Classical musicians were the rock stars of their day, much as the rock stars of today are the notaries public of tomorrow. Stamp your senses with the finely crafted tunes of today’s Groupon to concerts performed by the Illinois Philharmonic Orchestra. Choose between the following options:
- For $25, you get two Silver tickets to “From Russia With Love”, held at the Lincoln-Way North Performing Arts Center in Frankfort on Sunday, November 20, at 3 p.m. (a $55 value). Silver tickets are valid for seats along all sides of the auditorium.
- For $30, you get two Gold tickets to “From Russia With Love” (a $65 value). Gold tickets are valid for areas in the center of the auditorium.
- For $37, you get one Silver ticket to “From Russia With Love,” plus one ticket to each of the two remaining Sunday Series concerts (up to an $85 value).
- For $45, you get one Gold ticket to “From Russia With Love,” plus one ticket to each of the two remaining Sunday Series concerts (up to a $105 value).<p>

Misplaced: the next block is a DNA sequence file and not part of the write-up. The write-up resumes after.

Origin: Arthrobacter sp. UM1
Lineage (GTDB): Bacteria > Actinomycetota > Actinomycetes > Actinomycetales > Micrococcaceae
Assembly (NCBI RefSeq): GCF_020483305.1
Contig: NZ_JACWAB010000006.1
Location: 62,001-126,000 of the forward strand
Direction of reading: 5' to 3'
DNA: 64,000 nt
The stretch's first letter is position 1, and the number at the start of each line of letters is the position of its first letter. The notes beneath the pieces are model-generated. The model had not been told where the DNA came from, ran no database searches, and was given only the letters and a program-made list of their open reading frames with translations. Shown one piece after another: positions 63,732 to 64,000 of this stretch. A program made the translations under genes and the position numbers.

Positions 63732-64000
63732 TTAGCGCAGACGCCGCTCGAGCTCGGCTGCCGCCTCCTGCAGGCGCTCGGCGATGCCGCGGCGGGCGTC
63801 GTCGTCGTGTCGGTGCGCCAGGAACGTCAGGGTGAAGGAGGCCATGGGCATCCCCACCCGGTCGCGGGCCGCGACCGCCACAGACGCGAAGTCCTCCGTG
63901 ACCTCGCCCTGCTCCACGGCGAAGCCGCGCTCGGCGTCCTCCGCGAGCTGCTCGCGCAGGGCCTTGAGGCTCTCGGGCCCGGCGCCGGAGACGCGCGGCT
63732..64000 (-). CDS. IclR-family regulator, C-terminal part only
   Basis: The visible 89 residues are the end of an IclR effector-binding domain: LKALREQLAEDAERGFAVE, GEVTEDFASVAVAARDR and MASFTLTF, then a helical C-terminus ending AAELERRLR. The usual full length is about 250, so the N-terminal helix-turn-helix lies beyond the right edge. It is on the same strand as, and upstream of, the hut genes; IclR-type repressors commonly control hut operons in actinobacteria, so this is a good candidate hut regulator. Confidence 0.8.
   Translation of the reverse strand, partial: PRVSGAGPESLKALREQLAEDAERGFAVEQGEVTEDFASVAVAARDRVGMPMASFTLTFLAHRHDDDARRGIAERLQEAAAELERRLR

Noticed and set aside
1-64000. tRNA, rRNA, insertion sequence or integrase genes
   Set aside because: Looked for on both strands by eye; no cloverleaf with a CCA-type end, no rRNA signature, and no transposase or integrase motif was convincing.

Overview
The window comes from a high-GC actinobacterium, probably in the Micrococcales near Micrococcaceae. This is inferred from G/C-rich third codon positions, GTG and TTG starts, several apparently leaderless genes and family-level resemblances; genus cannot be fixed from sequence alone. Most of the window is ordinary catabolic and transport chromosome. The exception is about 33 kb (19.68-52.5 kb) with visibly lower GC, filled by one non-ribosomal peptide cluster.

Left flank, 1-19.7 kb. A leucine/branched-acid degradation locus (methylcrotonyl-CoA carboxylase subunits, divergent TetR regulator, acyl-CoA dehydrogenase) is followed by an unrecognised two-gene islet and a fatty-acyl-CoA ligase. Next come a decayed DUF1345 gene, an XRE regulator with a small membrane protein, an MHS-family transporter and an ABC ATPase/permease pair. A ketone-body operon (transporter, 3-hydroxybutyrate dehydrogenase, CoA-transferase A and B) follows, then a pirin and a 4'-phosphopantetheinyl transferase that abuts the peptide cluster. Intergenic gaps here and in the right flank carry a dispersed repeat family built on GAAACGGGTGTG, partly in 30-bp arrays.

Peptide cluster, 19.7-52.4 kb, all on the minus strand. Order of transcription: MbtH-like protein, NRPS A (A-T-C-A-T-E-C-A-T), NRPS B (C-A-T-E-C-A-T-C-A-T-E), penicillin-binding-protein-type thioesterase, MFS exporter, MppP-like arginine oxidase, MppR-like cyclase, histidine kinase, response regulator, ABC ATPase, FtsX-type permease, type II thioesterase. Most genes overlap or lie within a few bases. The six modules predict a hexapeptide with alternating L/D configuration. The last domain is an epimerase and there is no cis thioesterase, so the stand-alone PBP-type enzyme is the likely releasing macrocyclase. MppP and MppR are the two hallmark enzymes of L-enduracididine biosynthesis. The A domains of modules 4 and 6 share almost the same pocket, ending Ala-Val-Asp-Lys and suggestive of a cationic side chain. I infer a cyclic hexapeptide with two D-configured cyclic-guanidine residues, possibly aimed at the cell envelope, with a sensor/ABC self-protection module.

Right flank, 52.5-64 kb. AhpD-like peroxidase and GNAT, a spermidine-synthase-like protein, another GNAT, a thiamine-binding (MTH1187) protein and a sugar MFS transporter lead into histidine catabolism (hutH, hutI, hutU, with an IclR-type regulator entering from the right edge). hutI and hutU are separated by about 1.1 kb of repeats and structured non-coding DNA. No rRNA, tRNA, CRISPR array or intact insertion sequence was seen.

The remaining Sunday Series concerts include: * Harris Bank Holiday Concert, held at the Lincoln-Way East Performing Arts Center in Frankfort on Sunday, December 18, at 3 p.m. * “No Place Like Home”, held at Ozinga Chapel at Trinity College in Palos Heights on Sunday, February 12, at 3 p.m.<p>
The Illinois Philharmonic Orchestra’s rotating cast of wand wavers coaxes classics from 75 musicians as the organization searches for a new music director among this season’s star conductors. Maestra Rei Hotoda greets returning guests and first-time attendees with “From Russia With Love,” a collection of swooning pieces that includes Stravinsky’s folk ballet Petrushka and Fauré’s Prelude from Penelope, making for an evening as romantic as a valentine painted in borscht.
As the next installment in the Sunday Series, the Harris Bank Holiday Concert sends spirits of all ages soaring on the fully orchestrated wings of holiday tunes. After a greeting by Hubert the Lion, chorus-led sing-alongs inspire crowds to exuberant renditions of “Frosty the Snowman” and its little-sung sequel, “Lukewarm the Puddleman.” Markand Thaker helms “No Place Like Home,” featuring three composers’ odes to their birthplaces. Copland celebrates American bravery on the brink of war with Fanfare for the Common Man, and Rachmaninoff delivers a driving tribute to the music of Russia in his Piano Concerto no. 2. Finally, Dvořák’s Symphony no. 8 lilts with the cheery influences of the composer’s beloved Bohemian folk music and secret obsession with Sesame Street.